Let’s consider the prospect of limiting the power of the federal government.  Again, we can presumably conclude that this would work in favor of individual states.  But what if limiting government really means rolling back the few regulations already in place that keep corporate powers in check?  What if limiting federal power means that corporations step up to fill the void instead of the states, via carefully placed beholden puppets such as Greg Abbott?

Such predictions seem as if I’m proclaiming a ‘sky is falling’ sort of scenario.    Maybe it’s a good thing for the states to have more power (?).  However, I make my contentions based on the cornerstones of the process of financialization – this potential effort to change the constitution comes not for the benefit of the people, nor does it originate from the desire* of the people, it is absolutely  fabricated in favor of corporate interests and by corporate interests, manifested through politicians bought by corporate money.   This is American Oligarchy – Full Steam Ahead.

 

Yours,

Frankie

  • Jane Mayer does an excellent job connecting the dots with the Koch’s undercurrent of blaming government for the nation’s failings, when in fact our problems are largely due to the process of financialization which innately increases public and private debt, creates unstable economies, and depletes the all-important middle class. So the idea of limiting government sounds really good to a populace who thinks that the government is to blame when its actually an already limited government that enables the private industry to economically pillage the nation.
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Payback Problem

Top Democrats are planning to block some of Trump’s cabinet nominees, or at least make the process a living hell.

The writing was on the wall for this one, but it bears some deeper inspection.

Of course the dems can break out the whole “But you’ve done it for eight years!” when republicans get all up and antsy about blocking governmental processes – these last two terms, the republican cabal has demonstrated it’s utter unwillingness to put country before politics and created an environment on capitol hill that is both disrespectful and defiant to our governing processes.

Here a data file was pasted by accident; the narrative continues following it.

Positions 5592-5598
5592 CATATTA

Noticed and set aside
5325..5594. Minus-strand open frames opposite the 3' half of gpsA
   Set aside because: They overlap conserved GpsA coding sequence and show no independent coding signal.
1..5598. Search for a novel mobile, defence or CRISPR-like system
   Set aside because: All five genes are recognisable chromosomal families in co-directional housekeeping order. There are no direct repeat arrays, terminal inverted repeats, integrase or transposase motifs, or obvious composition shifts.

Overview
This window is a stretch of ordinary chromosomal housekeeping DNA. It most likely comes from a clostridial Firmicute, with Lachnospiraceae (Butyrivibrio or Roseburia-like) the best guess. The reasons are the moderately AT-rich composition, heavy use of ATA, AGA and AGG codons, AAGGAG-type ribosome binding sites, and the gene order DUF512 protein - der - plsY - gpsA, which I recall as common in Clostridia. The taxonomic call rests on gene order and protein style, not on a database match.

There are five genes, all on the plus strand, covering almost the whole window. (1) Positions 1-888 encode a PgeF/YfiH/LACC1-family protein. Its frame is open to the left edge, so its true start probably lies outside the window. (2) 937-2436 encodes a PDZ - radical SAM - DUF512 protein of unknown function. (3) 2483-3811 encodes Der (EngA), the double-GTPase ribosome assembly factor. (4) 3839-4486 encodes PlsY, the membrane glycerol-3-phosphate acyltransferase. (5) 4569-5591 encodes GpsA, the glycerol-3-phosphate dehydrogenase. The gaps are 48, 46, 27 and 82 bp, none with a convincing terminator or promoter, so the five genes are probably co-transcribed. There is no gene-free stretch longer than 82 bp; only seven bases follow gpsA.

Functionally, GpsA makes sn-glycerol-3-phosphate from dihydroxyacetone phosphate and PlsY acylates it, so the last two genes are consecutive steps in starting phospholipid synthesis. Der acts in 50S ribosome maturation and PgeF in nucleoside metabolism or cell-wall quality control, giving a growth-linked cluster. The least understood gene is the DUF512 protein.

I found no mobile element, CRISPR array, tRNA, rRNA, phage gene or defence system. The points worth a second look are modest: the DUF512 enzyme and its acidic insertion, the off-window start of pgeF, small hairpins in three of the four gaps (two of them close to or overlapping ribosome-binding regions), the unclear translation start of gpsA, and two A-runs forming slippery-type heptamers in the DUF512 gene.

But here’s the sticking point as we move forward:   Where the republicans obstructed the workings of the political machine simply out of rebellion and stubbornness for not getting ‘their man’ in office (and for having an intellectual, African-American in office), the democrats are (and must) be poised to obstruct on the basis that some things are entirely unhealthy for our nation, unconstitutional, or completely oligarchical.

So while democrats can claim they’re only doing what the republicans have done, they also need to proclaim the distinction that the reasoning is wholly different.    Republicans were (are still?) motivated by a disdain of anything progressive, forward thinking, or productive for the middle class.  Democrats, seemingly, are so far motivated by keeping the democracy from becoming an outright plutocracy; and if Donald’s tweets, cabinet picks, and continued refusal to heed political protocol are an indication, chances are the party will have to dig it’s heels in steadfastly to save some semblance of America as we’ve known it the past two hundred fifty years.

The Warrens and Sanders and Cardins and Feinsteins of the party will have to be wise in this strategy though.  They’ll need to choose their battles carefully, in other words.   The past eight years have worn out the populace, (We shouldn’t be surprised that half our fellow citizens didn’t vote last month.  I understand, somewhat, how they have given up.) so taking every thing to the floor would be a mistake.

We are in for a long, tiring, trying, and contentious four years.   Here’s to wisdom, the ability to focus on the bigger picture, and the constitution.

Yours,

Frankie

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Pacific Republic: Social Conjecture #44